Case Study

Safety drill protects infants

In the past 30 years there have been 132 infant abductions from health care facilities (none in Massachusetts), according to the National Center for Missing and Exploited Children. To protect infants from abduction, Hallmark Health System (HHS) conducts annual emergency drills through the AlliedBarton Security Service at HHS. “We hold the surprise drills in maternity and elsewhere to test our procedures and reinforce awareness among the staff of the need to be vigilant,” said Security Director Chris Nowak.

The most recent “Code Pink” drill in maternity was a fictional scenario developed by Nowak and a nurse educator. The plot involved an estranged father (played by one of the HHS security staff) trying to steal his newborn baby (played by an infant CPR manikin) from the mother while they were still in the hospital. Once the “Code Pink” is called and the drill is “live,” every unit in the hospital activates its response plan. “Each unit has specific responsibilities,”said Nowak, “such as monitoring stairwells, hallways, elevators and exits near the unit. We have camera systems to help, but we really need staff to be observant – things such as distinguishing features of the abductor or the direction of travel should there be a getaway car,” he added.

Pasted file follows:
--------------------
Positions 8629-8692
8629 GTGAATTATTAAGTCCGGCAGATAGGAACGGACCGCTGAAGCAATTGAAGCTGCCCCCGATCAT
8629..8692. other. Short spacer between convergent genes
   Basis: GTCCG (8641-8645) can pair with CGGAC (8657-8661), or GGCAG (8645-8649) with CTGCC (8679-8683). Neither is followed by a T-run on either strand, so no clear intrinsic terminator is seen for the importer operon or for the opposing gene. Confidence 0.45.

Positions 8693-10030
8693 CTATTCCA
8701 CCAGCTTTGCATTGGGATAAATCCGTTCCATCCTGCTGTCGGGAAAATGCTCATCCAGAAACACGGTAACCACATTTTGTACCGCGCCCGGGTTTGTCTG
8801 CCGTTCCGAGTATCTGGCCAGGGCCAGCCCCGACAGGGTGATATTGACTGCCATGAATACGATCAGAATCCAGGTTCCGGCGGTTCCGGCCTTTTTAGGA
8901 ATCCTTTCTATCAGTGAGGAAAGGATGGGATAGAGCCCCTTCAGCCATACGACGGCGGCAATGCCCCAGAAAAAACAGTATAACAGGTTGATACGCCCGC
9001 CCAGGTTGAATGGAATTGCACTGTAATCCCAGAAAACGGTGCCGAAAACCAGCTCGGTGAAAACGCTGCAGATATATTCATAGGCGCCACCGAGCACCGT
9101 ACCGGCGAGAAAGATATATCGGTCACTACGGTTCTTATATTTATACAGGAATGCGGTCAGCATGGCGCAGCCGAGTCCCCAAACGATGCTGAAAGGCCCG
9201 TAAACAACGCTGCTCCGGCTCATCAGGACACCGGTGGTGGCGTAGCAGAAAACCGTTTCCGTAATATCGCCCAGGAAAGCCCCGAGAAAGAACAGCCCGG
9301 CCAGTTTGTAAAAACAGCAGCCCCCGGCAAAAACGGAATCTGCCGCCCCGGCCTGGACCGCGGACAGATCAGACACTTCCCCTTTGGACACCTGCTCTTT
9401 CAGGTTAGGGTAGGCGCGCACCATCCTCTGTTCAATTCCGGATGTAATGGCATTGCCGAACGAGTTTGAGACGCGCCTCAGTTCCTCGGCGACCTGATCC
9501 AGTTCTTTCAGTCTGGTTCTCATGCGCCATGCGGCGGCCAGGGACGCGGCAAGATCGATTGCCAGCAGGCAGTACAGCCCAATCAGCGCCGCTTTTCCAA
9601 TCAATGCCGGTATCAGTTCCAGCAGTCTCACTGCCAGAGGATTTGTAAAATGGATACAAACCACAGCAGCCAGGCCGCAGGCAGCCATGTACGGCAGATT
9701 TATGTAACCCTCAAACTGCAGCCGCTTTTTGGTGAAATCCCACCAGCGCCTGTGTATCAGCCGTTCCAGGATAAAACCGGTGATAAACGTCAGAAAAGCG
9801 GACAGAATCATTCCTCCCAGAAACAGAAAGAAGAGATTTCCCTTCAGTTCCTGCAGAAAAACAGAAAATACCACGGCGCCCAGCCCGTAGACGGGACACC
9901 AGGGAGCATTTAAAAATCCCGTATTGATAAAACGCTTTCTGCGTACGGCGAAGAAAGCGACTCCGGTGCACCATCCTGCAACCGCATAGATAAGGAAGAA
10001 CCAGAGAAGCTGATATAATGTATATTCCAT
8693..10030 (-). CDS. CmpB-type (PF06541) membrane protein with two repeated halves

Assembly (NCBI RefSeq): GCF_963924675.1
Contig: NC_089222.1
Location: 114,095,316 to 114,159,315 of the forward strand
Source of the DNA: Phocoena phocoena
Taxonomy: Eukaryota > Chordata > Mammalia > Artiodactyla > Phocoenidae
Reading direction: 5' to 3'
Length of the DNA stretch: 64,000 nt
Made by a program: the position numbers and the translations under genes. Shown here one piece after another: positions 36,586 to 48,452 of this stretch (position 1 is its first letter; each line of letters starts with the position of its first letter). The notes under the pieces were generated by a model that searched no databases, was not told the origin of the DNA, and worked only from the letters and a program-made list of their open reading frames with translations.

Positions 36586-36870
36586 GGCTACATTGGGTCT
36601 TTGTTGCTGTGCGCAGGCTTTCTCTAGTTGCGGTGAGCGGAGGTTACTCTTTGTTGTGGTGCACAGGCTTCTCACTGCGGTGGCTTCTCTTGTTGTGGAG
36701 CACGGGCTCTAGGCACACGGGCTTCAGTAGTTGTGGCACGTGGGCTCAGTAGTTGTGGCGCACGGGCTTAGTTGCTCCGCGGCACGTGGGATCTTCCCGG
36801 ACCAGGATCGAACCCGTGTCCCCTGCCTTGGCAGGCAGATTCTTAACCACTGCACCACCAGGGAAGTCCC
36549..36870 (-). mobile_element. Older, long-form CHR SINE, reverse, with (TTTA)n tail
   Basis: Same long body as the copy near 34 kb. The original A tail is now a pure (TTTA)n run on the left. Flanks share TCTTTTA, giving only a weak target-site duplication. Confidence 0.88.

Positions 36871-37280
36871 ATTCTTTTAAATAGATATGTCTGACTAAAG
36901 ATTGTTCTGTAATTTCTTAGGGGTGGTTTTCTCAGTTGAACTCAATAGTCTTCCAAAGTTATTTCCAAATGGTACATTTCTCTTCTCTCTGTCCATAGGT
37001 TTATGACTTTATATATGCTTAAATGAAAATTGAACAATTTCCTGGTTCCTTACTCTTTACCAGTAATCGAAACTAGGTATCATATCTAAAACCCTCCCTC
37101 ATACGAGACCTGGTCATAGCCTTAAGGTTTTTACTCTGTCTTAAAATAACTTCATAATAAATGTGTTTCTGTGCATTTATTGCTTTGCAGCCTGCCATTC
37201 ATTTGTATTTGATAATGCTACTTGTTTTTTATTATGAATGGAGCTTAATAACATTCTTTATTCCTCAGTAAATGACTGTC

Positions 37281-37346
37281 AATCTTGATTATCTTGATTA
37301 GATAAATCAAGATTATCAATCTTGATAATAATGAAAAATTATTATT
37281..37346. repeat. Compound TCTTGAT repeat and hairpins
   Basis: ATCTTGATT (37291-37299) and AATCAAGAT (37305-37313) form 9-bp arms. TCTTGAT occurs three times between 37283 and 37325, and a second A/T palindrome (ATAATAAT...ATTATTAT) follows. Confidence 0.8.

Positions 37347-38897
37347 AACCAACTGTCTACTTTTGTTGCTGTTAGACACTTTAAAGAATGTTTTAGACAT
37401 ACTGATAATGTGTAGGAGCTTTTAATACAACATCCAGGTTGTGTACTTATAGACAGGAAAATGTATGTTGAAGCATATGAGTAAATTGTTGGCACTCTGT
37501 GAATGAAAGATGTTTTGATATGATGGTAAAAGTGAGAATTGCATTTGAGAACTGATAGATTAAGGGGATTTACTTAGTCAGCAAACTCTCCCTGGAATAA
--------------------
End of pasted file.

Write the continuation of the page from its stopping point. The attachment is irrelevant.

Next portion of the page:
Each drill is followed through to its conclusion and a debriefing held afterward to assess performance and pinpoint any vulnerabilities. “We learn something every time,” said Nowak. “From this one, it’s to expect the unexpected. We most often think of a stranger abducting a baby from a hospital, rather than a parent. A threat can come from anyone at any time, so we can’t let our guard down.”


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